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Data-driven kinematic and dynamic models for character animation

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Title: Data-driven kinematic and dynamic models for character animation
Author: Yin, KangKang
Degree Doctor of Philosophy - PhD
Program Computer Science
Copyright Date: 2007
Abstract: Human motion plays a key role in the production of films, video games, virtual reality applications, and the control of humanoid robots. Unfortunately, it is hard to generate high quality human motion for character animation either manually or algorithmically. As a result, approaches based on motion capture data have become a central focus of character animation research in recent years. We observe three principal weaknesses in previous work using data-driven approaches for modelling human motion. First, basic balance behaviours and locomotion tasks are currently not well modelled. Second, the ability to produce high quality motion that is responsive to its environment is limited. Third, knowledge about human motor control is not well utilized. This thesis develops several techniques to generalize motion capture character animations to balance and respond. We focus on balance and locomotion tasks, with an emphasis on responding to disturbances, user interaction, and motor control integration. For this purpose, we investigate both kinematic and dynamic models. Kinematic models are intuitive and fast to construct, but have narrow generality, and thus require more data. A novel performance-driven animation interface to a motion database is developed, which allows a user to use foot pressure to control an avatar to balance in place, punch, kick, and step. We also present a virtual avatar that can respond to pushes, with the aid of a motion database of push responses. Consideration is given to dynamics using motion selection and adaption. Dynamic modelling using forward dynamics simulations requires solving difficult problems related to motor control, but permits wider generalization from given motion data. We first present a simple neuromuscular model that decomposes joint torques into feedforward and low-gain feedback components, and can deal with small perturbations that are assumed not to affect balance. To cope with large perturbations we develop explicit balance recovery strategies for a standing character that is pushed in any direction. Lastly, we present a simple continuous balance feedback mechanism that enables the control of a large variety of locomotion gaits for bipeds. Different locomotion tasks, including walking, running, and skipping, are constructed either manually or from motion capture examples. Feedforward torques can be learned from the feedback components, emulating a biological motor learning process that leads to more stable and natural motions with low gains. The results of this thesis demonstrate the potential of a new generation of more sophisticated kinematic and dynamic models of human motion.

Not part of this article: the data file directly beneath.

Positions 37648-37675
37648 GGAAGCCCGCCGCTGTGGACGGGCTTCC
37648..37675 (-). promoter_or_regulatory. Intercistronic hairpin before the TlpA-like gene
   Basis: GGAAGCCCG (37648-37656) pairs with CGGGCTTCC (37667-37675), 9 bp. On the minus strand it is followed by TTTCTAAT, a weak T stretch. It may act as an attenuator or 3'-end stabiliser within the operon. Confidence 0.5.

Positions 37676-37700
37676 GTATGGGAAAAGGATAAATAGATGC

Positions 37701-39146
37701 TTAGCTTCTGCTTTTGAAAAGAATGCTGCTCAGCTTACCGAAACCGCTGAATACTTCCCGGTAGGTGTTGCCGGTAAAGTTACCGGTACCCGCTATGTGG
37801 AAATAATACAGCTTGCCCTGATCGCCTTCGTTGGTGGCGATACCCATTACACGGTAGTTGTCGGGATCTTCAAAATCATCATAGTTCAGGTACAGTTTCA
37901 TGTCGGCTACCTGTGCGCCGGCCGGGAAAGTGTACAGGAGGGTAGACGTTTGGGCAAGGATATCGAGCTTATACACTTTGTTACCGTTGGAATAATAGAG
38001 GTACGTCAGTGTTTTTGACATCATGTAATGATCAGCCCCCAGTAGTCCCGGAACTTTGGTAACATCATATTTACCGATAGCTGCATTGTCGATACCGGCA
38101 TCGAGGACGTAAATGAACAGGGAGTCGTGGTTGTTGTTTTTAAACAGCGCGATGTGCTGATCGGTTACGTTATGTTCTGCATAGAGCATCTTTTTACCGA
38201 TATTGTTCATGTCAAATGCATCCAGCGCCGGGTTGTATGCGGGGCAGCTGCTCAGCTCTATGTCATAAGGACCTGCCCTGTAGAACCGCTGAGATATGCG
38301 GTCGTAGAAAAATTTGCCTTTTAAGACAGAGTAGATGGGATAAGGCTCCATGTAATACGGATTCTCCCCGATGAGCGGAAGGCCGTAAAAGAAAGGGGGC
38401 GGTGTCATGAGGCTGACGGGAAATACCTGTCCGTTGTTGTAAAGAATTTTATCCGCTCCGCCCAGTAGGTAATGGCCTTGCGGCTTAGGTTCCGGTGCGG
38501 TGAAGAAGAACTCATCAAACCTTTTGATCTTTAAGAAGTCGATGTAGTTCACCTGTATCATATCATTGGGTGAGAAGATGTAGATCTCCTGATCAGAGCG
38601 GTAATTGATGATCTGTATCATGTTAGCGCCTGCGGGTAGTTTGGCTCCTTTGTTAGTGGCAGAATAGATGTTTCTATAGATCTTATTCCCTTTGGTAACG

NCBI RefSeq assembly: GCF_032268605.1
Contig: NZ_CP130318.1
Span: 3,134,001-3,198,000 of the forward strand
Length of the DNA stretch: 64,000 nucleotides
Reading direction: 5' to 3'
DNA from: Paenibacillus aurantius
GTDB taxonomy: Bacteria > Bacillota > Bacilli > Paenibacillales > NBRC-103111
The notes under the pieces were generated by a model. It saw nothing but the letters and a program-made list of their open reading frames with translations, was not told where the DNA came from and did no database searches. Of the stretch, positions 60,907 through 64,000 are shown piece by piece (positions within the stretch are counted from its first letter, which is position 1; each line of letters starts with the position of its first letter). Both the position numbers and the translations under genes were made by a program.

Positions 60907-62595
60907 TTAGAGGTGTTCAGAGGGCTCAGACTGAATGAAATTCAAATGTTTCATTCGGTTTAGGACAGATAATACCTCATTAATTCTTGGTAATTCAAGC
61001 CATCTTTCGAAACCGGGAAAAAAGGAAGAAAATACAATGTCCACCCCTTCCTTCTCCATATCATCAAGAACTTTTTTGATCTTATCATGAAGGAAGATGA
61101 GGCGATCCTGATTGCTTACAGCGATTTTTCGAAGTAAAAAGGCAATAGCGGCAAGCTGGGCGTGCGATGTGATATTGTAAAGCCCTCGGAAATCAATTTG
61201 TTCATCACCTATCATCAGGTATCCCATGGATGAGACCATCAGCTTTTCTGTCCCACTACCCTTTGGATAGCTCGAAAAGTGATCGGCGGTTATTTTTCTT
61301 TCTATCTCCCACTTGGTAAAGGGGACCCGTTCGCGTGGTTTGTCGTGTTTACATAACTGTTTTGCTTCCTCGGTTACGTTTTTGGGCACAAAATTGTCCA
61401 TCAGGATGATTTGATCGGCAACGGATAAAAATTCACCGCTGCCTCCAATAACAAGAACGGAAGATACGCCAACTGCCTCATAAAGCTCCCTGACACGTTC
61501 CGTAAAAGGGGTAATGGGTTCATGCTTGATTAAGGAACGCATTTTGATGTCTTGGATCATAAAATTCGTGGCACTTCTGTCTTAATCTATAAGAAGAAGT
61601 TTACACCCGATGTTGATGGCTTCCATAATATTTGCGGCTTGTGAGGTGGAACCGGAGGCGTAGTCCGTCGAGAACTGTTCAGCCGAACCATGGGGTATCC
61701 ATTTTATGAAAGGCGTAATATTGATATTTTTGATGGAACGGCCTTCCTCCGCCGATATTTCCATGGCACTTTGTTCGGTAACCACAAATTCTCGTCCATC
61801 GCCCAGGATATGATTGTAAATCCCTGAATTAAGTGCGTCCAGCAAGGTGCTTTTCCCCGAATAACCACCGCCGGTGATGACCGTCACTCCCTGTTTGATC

URI: http://hdl.handle.net/2429/31759
Series/Report no. UBC Retrospective Theses Digitization Project [http://www.library.ubc.ca/archives/retro_theses/]
Scholarly Level: Graduate

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